Coronavirus: What will and won’t be allowed to open in Switzerland on June 8th

Coronavirus: What will and won’t be allowed to open in Switzerland on June 8th
An empty restaurant in Geneva. Photo: FABRICE COFFRINI / AFP
On Wednesday, the Swiss government will announce its next wave of lockdown regulations. A document leaked to the Swiss media shows what will - and what won’t - be allowed.

On Wednesday, May 27th, Swiss Health Minister Alain Berset will announce which lockdown laws will be relaxed when the next easing of measures goes into effect on June 8th. 

According to Swiss news outlet Blick, who received a leaked copy of the next round of relaxations, they will include again allowing larger groups to meet as well as easing in schools, zoos and theatres. 

Swiss news outlet Watson reports that Berset is also set to end the state of emergency due to the low numbers of new and active infections. 

Groups, sporting events and demonstrations 

According to Blick, groups of up to 30 people will again be allowed to meet from June 8th. 

The maximum number will be higher for protests and for sporting events, with 300 people to be allowed to attend provided distancing and hygiene restrictions are adhered to. 

READ: Swiss brothels outline list of coronavirus-safe sex positions in a bid to end lockdown

This means organisers will need to ensure that a distance of two metres is kept between participants. 

Despite hopes that the limit would be extended to 1,000 people – as it was in the weeks before the stricter coronavirus lockdowns were put in place – this does not look likely in June. 

Nightclubs

As reported by the Neue Zürcher Zeitung, Swiss Health Minister Alain Berset is expected to announce on Wednesday afternoon that the next round of lockdown relaxations, set to take place on June 8th, will include discos and nightclubs.

Although the risk of transmitting the coronavirus would appear high in nightclubs, the Swiss government is expected to require establishments to adhere to a range of distancing and hygiene rules. 

This is set to include a maximum of 300 people at each establishment, while the NZZ reports that patrons will also be expected to keep two metres apart at all times. 

Summer camps

Summer camps will again be allowed, provided they don’t exceed the maximum of 300 children.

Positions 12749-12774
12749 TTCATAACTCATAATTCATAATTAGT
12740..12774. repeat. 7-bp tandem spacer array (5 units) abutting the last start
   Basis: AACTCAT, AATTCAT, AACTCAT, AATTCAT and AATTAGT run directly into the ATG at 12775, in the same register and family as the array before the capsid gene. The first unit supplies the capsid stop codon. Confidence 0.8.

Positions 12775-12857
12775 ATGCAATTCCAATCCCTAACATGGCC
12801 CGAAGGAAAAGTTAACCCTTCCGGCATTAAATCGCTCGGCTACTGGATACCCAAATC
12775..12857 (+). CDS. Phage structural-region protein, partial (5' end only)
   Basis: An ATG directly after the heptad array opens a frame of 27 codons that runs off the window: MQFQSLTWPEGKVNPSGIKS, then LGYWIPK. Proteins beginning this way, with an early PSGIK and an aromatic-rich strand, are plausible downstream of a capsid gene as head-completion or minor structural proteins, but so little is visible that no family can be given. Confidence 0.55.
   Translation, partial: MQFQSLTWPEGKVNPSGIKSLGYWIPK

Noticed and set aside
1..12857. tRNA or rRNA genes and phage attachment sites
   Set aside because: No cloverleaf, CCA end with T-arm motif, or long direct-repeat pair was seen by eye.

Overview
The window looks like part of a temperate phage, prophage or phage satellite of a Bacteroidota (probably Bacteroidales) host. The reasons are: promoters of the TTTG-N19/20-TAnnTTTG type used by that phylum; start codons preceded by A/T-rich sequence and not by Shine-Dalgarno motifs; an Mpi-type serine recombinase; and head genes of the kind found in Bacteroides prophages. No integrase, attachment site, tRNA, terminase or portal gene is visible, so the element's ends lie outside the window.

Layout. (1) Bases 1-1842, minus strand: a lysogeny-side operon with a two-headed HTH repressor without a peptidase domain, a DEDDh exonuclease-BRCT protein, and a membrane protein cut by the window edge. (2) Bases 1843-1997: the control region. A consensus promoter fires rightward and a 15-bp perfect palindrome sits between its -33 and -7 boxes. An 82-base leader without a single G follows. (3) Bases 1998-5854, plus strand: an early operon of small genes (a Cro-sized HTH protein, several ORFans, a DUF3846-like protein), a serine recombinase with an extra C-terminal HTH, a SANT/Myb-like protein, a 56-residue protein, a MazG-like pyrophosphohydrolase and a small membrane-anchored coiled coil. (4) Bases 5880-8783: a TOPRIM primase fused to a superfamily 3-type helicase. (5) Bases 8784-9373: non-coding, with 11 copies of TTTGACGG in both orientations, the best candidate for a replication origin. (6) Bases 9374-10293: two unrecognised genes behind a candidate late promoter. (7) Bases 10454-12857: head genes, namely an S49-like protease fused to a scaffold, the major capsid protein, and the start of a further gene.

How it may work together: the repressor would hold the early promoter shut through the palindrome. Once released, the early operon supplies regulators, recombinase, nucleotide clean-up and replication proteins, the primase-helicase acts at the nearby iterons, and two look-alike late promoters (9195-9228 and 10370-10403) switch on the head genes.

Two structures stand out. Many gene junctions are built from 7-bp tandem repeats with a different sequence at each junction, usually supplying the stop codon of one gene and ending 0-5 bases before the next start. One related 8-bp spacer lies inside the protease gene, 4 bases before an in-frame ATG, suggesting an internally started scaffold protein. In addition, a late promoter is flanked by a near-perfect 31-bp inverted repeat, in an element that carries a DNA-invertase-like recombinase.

Restaurants: Data required but maximums scrapped

Pursuant to the current regulations, groups at restaurants in Switzerland cannot exceed four, and there is a voluntary requirement that all customers provide their data so that they can be tracked and contacted in the event of an outbreak. 

According to the report, the maximum of guests per table will be scrapped – but larger groups will be required to register, with the information of each attendee to be kept. 

Southern border outcome unclear

One further issue to be discussed at the meeting is the fate of Switzerland’s southern border. 

While Switzerland has announced the borders with Austria, Germany and France will be opened on June 15th, Italy unilaterally announced on May 17th that it would be opening its borders on the June 3rd – much to the surprise of Swiss authorities. 

Swiss authorities caught by surprise by the re-opening of Italy's borders 

According to Blick, Swiss authorities hope to open the borders in a uniform fashion on June 15th. However if Italy opens the border earlier, it would be possible for Swiss residents and citizens to cross into and back out of Italy from June 3rd. 

What will happen at Switzerland's southern border? Image: AFP

What else will be opening? 

As reported previously, June 8th will also see the reopening of tourist attractions such as mountain railways and boat tours, outdoor pools and wellness facilities, zoos and parks, cinemas, theatres, concerts and casinos. 

Switzerland’s top-flight football competition – the Swiss Super League – will be allowed to resume from June 8th. 

 


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